As of today, the vast majority of our Volunteer Maryland VISTA members have one short week of service left. All VISTAs begin their terms with a Pre-Service Orientation (PSO) which is run by the Corporation for National and Community Service. For three days, you get to meet hundreds of soon-to-be VISTAs across the country, learn more about the commitment you’ve made and partake in frank discussions about poverty, the difficulties of integrating into a new community and the perceptions and biases that we all carry with us.
After Pre-Service Orientation, Volunteer Maryland hosts its own orientation, where we can meet all of our members and they can begin to learn the network on which they can depend over the next year. I was lucky enough to attend the orientation last July even though I hadn’t yet officially started this position and… wow. I’m having really mixed feelings about the fact that that was a year ago. In some ways I feel like I should be saying that they year felt short, but in all honesty that day seems like an eternity ago.
If truth be told, it was a most intimidating experience. Here were over a dozen men and women who already knew each other from the PSO in Philadelphia and who had this amazing ability to chatter comfortably while Volunteer Maryland staff looked on and realized that the ice breaker may be primarily for our own benefit. After a couple of hours, I had learned that we were dealing with some well qualified, super intelligent and genuinely interesting people. Stories came up about serving in the Peace Corps, biking across the country, taking on huge leadership roles in college and hula-hooping with fire. The sense of commitment was strong as well- many of our members uprooted themselves to work on their project, and a couple didn’t even have housing yet! I distinctly remember looking around this room and thinking “Wow, these guys are cool. And committed. And talented. How am I supposed to support them?”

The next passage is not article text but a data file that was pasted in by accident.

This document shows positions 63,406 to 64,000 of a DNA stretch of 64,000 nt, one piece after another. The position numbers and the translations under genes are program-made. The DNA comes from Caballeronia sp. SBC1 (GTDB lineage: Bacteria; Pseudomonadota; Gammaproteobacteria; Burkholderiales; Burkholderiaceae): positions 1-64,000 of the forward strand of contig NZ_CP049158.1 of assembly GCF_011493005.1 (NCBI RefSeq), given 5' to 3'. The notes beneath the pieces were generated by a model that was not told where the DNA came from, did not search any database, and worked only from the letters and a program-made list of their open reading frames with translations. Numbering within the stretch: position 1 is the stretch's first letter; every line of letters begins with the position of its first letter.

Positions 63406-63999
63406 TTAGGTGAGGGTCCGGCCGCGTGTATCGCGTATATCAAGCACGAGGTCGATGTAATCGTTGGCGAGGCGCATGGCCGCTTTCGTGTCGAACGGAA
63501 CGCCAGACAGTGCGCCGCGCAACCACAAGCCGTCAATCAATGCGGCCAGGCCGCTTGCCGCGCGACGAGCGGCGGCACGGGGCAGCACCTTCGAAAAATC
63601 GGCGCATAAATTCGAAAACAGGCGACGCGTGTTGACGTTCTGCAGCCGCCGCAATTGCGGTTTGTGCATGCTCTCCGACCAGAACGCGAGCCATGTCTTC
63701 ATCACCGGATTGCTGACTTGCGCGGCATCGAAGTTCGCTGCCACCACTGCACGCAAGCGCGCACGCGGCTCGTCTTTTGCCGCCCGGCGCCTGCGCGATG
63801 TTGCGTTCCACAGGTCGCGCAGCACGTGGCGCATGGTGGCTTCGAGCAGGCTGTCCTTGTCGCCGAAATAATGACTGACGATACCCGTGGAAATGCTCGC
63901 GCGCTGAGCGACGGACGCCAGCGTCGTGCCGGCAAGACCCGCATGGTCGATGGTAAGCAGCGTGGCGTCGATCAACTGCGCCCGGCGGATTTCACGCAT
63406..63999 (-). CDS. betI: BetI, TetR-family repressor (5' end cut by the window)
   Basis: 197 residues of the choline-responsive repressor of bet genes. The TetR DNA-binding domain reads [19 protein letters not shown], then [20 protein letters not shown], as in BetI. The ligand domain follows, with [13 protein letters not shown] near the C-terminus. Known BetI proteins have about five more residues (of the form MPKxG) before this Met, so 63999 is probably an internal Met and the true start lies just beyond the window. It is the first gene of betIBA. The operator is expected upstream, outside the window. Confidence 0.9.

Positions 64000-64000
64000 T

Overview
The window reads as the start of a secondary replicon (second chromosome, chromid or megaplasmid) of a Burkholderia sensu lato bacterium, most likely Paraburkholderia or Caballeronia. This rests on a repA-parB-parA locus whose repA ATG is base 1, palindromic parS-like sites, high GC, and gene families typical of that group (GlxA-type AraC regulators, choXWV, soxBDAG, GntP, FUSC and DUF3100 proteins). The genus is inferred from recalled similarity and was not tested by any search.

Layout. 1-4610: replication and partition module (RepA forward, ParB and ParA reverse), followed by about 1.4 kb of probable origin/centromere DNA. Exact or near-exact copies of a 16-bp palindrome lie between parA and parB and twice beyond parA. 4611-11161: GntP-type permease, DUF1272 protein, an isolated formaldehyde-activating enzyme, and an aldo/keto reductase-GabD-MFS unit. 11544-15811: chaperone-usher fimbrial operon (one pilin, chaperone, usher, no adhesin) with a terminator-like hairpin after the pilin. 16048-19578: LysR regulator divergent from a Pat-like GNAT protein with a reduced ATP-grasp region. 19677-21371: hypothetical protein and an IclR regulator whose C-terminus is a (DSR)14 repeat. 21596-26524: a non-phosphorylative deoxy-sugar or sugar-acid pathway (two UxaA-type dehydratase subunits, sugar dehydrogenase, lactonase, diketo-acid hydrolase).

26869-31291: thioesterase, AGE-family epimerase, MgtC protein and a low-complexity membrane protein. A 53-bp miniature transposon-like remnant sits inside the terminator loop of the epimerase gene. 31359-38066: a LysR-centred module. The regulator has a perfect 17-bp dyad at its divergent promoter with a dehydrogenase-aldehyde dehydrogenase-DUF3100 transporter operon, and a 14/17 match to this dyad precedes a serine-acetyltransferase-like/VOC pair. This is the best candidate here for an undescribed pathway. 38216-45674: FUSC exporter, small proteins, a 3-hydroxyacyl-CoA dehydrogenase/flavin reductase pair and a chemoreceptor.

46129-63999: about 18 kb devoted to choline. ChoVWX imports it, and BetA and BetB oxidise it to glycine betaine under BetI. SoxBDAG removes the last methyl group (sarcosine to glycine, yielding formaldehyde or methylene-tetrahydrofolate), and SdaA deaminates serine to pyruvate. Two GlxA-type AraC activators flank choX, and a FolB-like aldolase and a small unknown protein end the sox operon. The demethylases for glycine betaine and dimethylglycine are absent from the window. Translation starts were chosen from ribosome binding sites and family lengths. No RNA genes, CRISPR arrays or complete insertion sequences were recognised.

Nearly a year later, I must say that I was right about the talent and commitment-the number of dollars brought in, programs built, databases created and materials created are absolutely mind-boggling. On top of that, members have been spending endless hours creating program manuals and doing everything in their power to make sure that the knowledge they’ve gained over this past year will stay with the organization and the programs created are sustainable. Right now would be an easy time to coast, but instead over and over again I hear that the goal is to pass everything on and make sure their work is in good hands And let’s face it, each and every one of them is very, very cool. Running the gamut from how to support local small businesses and agriculture to the superiority of Maryland corn and from philosophy to thrift stores, I have had absolutely delightful and passionate conversations over this past year that I can’t imagine coming from any of my other social networks.
We held a potluck-style Summer Celebration on Wednesday where our members received small tokens of our appreciation and hearty congratulations on a job indescribably well done. I honestly can’t believe that it’s the last time I’ll see that group, and likely the last time I’ll see some of the individuals who comprise it.
To each and every one of our members: thank you. Thank you for the work you’ve done for your organizations, for the passion you bring to this world, for helping Volunteer Maryland show the great work that can be done in a year and for letting me be a small part of the crazy ride. I truly both humbled and honored.